Looking at TOF MS systems, my current understanding is that temporal resolution results in mass resolution - so by controlling the flight time (with distance) and sampling rate, you can start to distinguish smaller and smaller changes in mass. Hopefully, this is correct.

Where I'm confused is when people start talking about sensitivity. I heard a talk where they mentioned femtogram and attogram sensitivity.

  1. Does this refer to the amount of the sample they are using?
  2. OR is this referring to the minimum amount of the analyte they can detect?

  3. Does that translate to needing a certain number of ions to hit the detector in a single scan to have a signal significantly above the noise?

  4. Finally, what types of detectors are capable of measuring so low and are there any issues with them?

Thanks for your help! Cheers

  • 2
    $\begingroup$ RE: TOF Mass Spec - Does the detector play a role? -- Without a detector how do you get a signal? $\endgroup$
    – MaxW
    Mar 13, 2019 at 17:06
  • $\begingroup$ @MaxW Apologies if I did not word my question correctly. There would be a detector - I'm asking which detectors would you use for high sensitivity applications (femto and attogram) and are there issues with detectors for this sensitivity. $\endgroup$
    – Luck
    Mar 13, 2019 at 18:20

1 Answer 1


The term sensitivity has been misused in analytical chemistry a lot (even in German scientific literature). Be careful if you read articles especially the older ones. Sensitivity, in a true sense, refers to the slope of the calibration curve. Thankfully IUPAC sorted this out and defined it as "The slope of the calibration curve. If the curve is in fact a 'curve', rather than a straight line, then of course sensitivity will be a function of analyte concentration or amount. If sensitivity is to be a unique performance characteristic, it must depend only on the chemical measurement process, not upon scale factors."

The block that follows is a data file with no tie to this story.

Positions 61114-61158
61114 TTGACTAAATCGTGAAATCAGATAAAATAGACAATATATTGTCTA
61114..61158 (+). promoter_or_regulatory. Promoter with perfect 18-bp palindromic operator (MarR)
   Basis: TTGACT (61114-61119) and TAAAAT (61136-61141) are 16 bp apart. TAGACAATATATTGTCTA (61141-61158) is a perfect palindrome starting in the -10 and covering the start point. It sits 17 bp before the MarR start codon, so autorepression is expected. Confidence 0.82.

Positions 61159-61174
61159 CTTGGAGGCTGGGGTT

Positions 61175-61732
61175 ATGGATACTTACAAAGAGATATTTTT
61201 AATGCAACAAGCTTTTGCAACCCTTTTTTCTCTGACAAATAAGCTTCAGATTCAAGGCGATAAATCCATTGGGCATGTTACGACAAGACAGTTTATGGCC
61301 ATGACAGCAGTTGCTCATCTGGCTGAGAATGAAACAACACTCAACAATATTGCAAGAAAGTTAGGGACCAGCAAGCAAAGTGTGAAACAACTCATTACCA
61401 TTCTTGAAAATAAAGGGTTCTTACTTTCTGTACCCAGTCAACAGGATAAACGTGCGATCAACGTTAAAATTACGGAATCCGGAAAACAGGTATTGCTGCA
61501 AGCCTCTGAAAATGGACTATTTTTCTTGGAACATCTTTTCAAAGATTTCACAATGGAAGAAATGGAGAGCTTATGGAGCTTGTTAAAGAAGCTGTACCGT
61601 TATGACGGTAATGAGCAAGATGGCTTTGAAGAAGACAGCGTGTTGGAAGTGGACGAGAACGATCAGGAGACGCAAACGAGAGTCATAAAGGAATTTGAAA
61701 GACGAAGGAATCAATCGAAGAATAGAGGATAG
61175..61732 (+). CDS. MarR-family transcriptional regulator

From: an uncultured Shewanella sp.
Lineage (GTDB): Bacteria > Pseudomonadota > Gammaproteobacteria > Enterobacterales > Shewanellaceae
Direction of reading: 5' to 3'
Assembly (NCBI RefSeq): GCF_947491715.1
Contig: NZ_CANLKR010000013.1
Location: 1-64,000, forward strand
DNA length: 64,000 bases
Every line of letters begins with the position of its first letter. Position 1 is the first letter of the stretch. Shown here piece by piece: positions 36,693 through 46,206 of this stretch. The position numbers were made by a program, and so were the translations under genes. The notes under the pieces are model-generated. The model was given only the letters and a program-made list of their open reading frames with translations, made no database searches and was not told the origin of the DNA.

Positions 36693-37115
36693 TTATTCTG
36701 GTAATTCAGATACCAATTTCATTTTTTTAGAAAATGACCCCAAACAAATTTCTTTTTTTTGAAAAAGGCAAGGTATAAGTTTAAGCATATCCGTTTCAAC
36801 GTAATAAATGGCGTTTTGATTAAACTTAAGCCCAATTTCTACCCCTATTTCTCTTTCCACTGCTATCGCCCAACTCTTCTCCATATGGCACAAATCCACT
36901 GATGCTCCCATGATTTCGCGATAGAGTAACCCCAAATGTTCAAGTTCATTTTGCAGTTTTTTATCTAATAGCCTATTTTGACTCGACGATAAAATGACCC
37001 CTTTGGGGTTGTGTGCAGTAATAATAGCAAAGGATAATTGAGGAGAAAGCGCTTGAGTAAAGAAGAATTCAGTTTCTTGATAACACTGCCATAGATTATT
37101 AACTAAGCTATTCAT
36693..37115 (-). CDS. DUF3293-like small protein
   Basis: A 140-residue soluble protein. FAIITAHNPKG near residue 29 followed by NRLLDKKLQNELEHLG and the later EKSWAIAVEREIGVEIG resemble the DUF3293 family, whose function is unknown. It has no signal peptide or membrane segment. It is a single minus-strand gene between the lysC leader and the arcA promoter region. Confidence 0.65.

When we wish to refer to the minimum amount that can be detected, it is called the limit of detection (LOD). Hope this clarifies the terminology. Note that sensitivity and limit of detection are related. Higher the sensitivity (= slope of calibration curve), lower the detection limit, provided that noise does not increase.

Coming to the detectors: The limit of detection of all detectors which are based on counting (basically we count ions indirectly in mass spectrometry) is limited by statistics rather not by electronics! This is the fundamental limit put by mother Nature. It is called shot noise. Whenever you count discrete random events, in case of a mass spec. random impinging of ions, there is always an error associated with it which is proportional to square root of N, where N is the number of events.

You can read the article on shot noise (for educational purposes).The Ultimate Limit in Measurements by Instrumental Analysis: An Interesting Account of Schroteffekt and Shot Noise, https://pubs.acs.org/doi/abs/10.1021/acs.jchemed.8b00202


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